La casa all’italiana è di fuori e di dentro senza complicazioni, accoglie suppellettili e belle opere d’arte e vuole ordine e spazio fra di esse e non folla o miscuglio. Giunge ad esser ricca con i modi della grandezza, non con quelli soli della preziosità.

Il suo disegno non discende dalle sole esigenze materiali del vivere, essa non è soltanto una “machine à habiter”. Il cosiddetto “comfort” non è nella casa all’italiana solo nella rispondenza delle cose alle necessità, ai bisogni, ai comodi della nostra vita ed alla organizzazione dei servizi.

Codesto suo “comfort” è in qualcosa di superiore, esso è nel darci con l’architettura una misura per i nostri stessi pensieri, nel darci con la sua semplicità una salute per i nostri costumi, nel darci con la sua larga accoglienza il senso di una vita confidente e numerosa, ed è infine, per quel suo facile, lieto e ornato aprirsi fuori e comunicare con la natura, nell’invito che la casa all’italiana offre al nostro spirito di ricrearsi in riposanti visioni di pace, nel che consiste, nel pieno senso della bella parola italiana, il conforto.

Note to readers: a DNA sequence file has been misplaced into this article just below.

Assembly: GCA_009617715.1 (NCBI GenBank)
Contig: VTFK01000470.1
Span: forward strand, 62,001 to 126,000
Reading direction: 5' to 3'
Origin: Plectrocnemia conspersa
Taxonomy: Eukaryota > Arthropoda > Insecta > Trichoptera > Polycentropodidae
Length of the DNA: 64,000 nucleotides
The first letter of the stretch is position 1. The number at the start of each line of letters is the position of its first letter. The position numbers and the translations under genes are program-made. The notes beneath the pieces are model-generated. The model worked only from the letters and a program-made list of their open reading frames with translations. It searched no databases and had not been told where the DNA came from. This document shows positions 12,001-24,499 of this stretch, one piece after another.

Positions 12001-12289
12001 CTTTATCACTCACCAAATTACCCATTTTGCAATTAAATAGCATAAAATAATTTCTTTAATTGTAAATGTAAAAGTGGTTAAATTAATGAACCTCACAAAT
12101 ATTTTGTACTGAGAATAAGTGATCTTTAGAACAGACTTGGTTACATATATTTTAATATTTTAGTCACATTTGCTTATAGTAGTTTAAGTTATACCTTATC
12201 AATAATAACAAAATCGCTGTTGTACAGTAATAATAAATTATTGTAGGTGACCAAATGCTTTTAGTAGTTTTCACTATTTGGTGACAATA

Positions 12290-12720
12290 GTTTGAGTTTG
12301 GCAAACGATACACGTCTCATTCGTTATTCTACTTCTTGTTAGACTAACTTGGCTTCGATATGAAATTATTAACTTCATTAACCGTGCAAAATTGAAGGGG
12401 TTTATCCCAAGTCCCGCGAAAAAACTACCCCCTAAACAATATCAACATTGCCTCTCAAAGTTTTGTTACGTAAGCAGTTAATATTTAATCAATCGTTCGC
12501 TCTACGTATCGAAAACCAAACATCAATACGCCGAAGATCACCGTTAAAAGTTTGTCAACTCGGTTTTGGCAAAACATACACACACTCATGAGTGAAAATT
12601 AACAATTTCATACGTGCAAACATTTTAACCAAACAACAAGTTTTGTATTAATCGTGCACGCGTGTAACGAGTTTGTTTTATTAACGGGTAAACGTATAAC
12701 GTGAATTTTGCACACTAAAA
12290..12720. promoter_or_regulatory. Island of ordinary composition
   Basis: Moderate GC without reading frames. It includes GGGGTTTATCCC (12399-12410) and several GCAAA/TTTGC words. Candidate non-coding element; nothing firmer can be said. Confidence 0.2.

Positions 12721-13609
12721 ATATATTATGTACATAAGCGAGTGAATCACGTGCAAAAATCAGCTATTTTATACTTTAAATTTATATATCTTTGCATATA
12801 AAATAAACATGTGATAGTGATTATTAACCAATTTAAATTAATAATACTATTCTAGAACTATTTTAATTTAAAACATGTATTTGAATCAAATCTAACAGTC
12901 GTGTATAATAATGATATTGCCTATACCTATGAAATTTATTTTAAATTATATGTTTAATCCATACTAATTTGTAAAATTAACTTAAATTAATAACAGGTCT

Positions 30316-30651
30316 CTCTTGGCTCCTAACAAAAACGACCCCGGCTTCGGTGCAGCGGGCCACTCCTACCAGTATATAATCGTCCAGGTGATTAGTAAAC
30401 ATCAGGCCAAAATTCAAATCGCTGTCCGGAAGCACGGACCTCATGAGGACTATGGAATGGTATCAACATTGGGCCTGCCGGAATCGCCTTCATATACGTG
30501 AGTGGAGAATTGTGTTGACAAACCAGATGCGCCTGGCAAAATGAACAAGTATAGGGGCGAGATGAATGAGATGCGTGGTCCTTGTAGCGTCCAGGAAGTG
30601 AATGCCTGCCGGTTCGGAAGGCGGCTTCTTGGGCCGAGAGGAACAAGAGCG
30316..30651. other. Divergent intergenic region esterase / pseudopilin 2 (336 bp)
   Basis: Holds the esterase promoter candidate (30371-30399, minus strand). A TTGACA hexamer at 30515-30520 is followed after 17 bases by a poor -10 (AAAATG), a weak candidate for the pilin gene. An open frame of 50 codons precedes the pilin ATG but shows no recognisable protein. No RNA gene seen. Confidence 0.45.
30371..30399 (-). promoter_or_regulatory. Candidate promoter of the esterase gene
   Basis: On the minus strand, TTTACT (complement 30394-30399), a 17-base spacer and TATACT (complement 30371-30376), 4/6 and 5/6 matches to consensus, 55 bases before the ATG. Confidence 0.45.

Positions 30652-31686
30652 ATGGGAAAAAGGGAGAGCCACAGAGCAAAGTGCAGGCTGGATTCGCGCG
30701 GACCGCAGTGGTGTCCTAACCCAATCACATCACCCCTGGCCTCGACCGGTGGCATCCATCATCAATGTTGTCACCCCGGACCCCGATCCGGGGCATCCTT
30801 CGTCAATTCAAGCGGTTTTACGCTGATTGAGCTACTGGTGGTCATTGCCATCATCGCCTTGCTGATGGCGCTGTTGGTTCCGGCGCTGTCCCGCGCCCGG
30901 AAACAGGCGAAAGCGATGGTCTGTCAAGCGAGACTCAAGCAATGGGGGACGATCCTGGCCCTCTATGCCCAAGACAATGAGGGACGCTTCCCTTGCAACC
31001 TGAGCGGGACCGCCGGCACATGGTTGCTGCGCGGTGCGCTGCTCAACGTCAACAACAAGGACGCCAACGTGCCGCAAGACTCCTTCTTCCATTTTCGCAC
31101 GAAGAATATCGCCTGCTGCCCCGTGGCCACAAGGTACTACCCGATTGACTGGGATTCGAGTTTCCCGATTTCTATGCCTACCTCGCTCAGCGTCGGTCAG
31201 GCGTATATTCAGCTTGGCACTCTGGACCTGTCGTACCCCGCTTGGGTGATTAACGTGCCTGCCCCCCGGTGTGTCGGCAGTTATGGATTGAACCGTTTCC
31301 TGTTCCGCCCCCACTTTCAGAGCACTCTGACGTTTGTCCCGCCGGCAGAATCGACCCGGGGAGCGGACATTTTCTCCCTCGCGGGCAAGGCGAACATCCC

Gio Ponti, in Domus, Gennaio 1928

 

 

MODERNO O NON MODERNO

Si disente e fervorosamente su questi termini. Vi son pochi argomenti anzi che più di questo facciano inferocire gli spiriti. Io vedo spesso brave, calme, educate persone congestionarsi perdere le staffe, perder lo stile appena pronunciano queste fatali parole: moderno, novecento. Non voglio certo attaccare polemiche: questa pianta fiorisce già da se nei giardini artistico-letterari d’Italia. Lasciamo andare anche le designazioni particolari che ha l’appellativo di novecento riferito a gruppi d’artisti, e badiamo invece al fenomeno. Lasciamo andare polemiche, definizioni, uomini, parti e fazioni e guardiamoci attorno considerando cose moderne o novecento quelle che sono del millenovecento.

Gio Ponti, in Domus, Novembre 1933